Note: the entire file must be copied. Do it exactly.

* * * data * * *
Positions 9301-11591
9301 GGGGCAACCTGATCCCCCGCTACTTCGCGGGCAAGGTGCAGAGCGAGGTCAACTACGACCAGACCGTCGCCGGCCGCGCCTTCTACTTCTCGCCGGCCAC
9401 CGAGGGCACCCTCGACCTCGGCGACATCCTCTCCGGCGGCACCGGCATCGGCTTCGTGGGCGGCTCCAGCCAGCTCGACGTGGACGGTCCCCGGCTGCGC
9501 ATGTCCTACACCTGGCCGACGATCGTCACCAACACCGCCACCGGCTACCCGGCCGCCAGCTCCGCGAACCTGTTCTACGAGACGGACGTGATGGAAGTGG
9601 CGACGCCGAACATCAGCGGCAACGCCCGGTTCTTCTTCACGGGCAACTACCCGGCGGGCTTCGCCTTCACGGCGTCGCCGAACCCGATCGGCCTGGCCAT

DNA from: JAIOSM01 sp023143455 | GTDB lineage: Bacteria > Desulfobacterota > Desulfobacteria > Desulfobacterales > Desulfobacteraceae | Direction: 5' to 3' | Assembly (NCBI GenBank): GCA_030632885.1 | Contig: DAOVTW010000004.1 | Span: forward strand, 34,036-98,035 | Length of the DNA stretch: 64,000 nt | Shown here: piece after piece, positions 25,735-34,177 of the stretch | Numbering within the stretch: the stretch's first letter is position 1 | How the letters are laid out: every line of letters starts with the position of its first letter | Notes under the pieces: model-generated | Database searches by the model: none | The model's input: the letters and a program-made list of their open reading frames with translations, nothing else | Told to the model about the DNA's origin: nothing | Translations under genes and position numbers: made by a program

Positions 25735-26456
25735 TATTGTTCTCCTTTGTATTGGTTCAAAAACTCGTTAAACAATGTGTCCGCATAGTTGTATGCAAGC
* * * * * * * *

Positions 9301-11591
9301 GGGGCAACCTGATCCCCCGCTACTTCGCGGGCAAGGTGCAGAGCGAGGTCAACTACGACCAGACCGTCGCCGGCCGCGCCTTCTACTTCTCGCCGGCCAC
9401 CGAGGGCACCCTCGACCTCGGCGACATCCTCTCCGGCGGCACCGGCATCGGCTTCGTGGGCGGCTCCAGCCAGCTCGACGTGGACGGTCCCCGGCTGCGC
9501 ATGTCCTACACCTGGCCGACGATCGTCACCAACACCGCCACCGGCTACCCGGCCGCCAGCTCCGCGAACCTGTTCTACGAGACGGACGTGATGGAAGTGG
9601 CGACGCCGAACATCAGCGGCAACGCCCGGTTCTTCTTCACGGGCAACTACCCGGCGGGCTTCGCCTTCACGGCGTCGCCGAACCCGATCGGCCTGGCCAT

DNA from: JAIOSM01 sp023143455 | GTDB lineage: Bacteria > Desulfobacterota > Desulfobacteria > Desulfobacterales > Desulfobacteraceae | Direction: 5' to 3' | Assembly (NCBI GenBank): GCA_030632885.1 | Contig: DAOVTW010000004.1 | Span: forward strand, 34,036-98,035 | Length of the DNA stretch: 64,000 nt | Shown here: piece after piece, positions 25,735-34,177 of the stretch | Numbering within the stretch: the stretch's first letter is position 1 | How the letters are laid out: every line of letters starts with the position of its first letter | Notes under the pieces: model-generated | Database searches by the model: none | The model's input: the letters and a program-made list of their open reading frames with translations, nothing else | Told to the model about the DNA's origin: nothing | Translations under genes and position numbers: made by a program

Positions 25735-26456
25735 TATTGTTCTCCTTTGTATTGGTTCAAAAACTCGTTAAACAATGTGTCCGCATAGTTGTATGCAAGC